Se sees everything in the present moment as it is. The big picture is how all the sensory elements tie together in that moment.
Ne sees everything in the present moment as it could be. The big picture is how all the implied ideas tie together in that moment.
Si sees everything as a continuous process, accumulating from the past to the present moment. The big picture is the process.
Ni sees everything as an unfolding process, projecting from the present moment into the future. The big picture is the process.

Si and Ne work together to incorporate present intuitive data into their sensory process, giving a big picture.
Se and Ni work together to incorporate present sensory data into their intuitive process, giving a big picture.

Everyone senses and intuits. We wouldn't be human without these basic functions. The side toward which we lean in the above (super brief) descriptions helps determine what our type is.

This is just a rough overview, not to be taken as fact =)
I know that I am definitely an ENFP - I fit the description better and for whatever reason, Ne always comes out higher than Se for me. After much self-reflection, I have found that ENFP fits me. I do live in the moment, but I do oftentimes think about possibilities and "could be"s. The description saying the big picture for me is how all the implied ideas tie together is exactly right.

However, I hope this post prods some to do some self reflecting. I must admit it, even I have felt a tug at me whispering for whatever reason "iNtuitive types are somehow better than Sensor types". And there is absolutely no logic behind this. Why do we think this? There's a lot of stereotypes out there. People do (especially around here) see iNtuitive types as somehow smarter or more intuitive (once again, having intuition and being an iNtuitive type are completely different!) than Sensors.

There's probably a lot of mistyped ESFP's out there (and mistyped Sensors in general) simply because of the stereotypes that are out there.

ESFP's can be intelligent, smart, intellectual, thoughtful, intuitive, and reserved in emotion at times. They are spontaneous and attracted to new things. They love people. In fact, a lot of the things that are pegged as very ENFP are also shared by ESFP. Such as, for instance, having tangential thought patterns. ^^ We certainly share a lot, and I don't think I'd mind at all being an ESFP.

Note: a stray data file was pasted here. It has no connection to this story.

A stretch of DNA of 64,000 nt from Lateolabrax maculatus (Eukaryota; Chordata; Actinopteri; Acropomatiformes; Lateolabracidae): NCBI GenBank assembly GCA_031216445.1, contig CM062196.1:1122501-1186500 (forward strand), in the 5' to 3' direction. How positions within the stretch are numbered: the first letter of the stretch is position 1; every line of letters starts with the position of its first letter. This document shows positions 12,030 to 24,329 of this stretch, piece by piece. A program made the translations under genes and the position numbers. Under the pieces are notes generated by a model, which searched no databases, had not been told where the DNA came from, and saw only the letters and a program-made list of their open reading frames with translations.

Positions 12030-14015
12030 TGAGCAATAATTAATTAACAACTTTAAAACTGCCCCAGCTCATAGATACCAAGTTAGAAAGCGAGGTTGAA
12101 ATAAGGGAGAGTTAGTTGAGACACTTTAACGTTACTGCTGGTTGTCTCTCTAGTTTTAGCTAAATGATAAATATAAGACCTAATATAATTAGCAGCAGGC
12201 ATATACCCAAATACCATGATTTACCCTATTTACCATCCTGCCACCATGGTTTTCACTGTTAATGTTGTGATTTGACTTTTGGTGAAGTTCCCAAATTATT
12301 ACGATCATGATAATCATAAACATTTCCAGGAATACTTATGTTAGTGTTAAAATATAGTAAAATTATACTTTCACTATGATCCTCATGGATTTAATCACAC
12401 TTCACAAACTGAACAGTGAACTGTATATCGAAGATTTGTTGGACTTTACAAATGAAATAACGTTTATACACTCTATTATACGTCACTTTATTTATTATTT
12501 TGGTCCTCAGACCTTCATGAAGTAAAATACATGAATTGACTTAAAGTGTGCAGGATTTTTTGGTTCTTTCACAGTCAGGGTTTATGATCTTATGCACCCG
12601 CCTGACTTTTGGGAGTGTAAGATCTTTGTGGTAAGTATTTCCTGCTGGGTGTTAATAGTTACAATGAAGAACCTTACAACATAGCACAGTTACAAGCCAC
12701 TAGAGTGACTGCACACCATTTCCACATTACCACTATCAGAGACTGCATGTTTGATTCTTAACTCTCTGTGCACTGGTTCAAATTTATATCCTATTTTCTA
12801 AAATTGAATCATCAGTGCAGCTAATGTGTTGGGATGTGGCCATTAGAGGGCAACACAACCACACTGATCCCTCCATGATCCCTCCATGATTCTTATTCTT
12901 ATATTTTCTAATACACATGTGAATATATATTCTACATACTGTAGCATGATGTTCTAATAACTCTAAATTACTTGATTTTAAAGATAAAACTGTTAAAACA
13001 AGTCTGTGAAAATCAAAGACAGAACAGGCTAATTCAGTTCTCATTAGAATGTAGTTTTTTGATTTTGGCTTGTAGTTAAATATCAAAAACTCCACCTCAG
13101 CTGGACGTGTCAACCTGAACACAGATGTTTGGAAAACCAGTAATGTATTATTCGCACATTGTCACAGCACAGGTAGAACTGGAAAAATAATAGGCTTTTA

Here is a quote:

The dominant function of ESFPs is concerned with the reality that is perceived through the senses. This type's prime directive is to examine the tangible through taste, touch, sight, feeling and hearing. ESFPs' need for new experiences surely results from this function. Feeling gives focus to the collected information, producing the amiable nature of this type. As perceivers, ESFPs do not linger on moral concerns unless it is in service of a Greater Good and/or a unifying cause.
Thoughts? Ideas? Comments? ^_^
 

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I LOVE Sensing people! They help "ground" me. I tend to get lost in ideas, theories, and possibilities, and lose sight of what is present and actually there.

The biggest difference that I've noticed between myself and my sensing friends is how we remember events, say, a party. My friends will tend to remember and describe the party using exact details and their timelines, while I will remember and describe the general "vibe" and the conclusions that I drew from what took place.

Edit: I always go to my Sensing people with the question, "Am I overanalyzing this?"
 

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Discussion Starter #3
I LOVE Sensing people! They help "ground" me. I tend to get lost in ideas, theories, and possibilities, and lose sight of what is present and actually there. Edit: I always go to my Sensing people with the question, "Am I overanalyzing this?"

The biggest difference that I've noticed between myself and my sensing friends is how we remember events, say, a party. My friends will tend to remember and describe the party using exact details and their timelines, while I will remember and describe the general "vibe" and the conclusions that I drew from what took place.
Yes, good observation. ^^ That happens with me too. Sometimes it can be kind of frustrating. x3
 

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The stereotype that always gets me is the "ESFPs are good at sports and ENFPs aren't."

I do like the how and why test. That seems to ring true in my experience.

I also think a good indicator that you're an ENFP rather than an ESFP is whether most opening sentences related to theories or really any topic are something like, "first of all" or "for one thing" and just keep going with second, third, fourth etc...

Another test is to try to tell the same story the same way. I really doubt an ENFP can do it, I know I can't. I can't get through one story without shooting off into tangents. But the ESFPs I know can recount a story almost verbatim on different occasions with the same timed and effective dramatic flourish. They're master story tellers.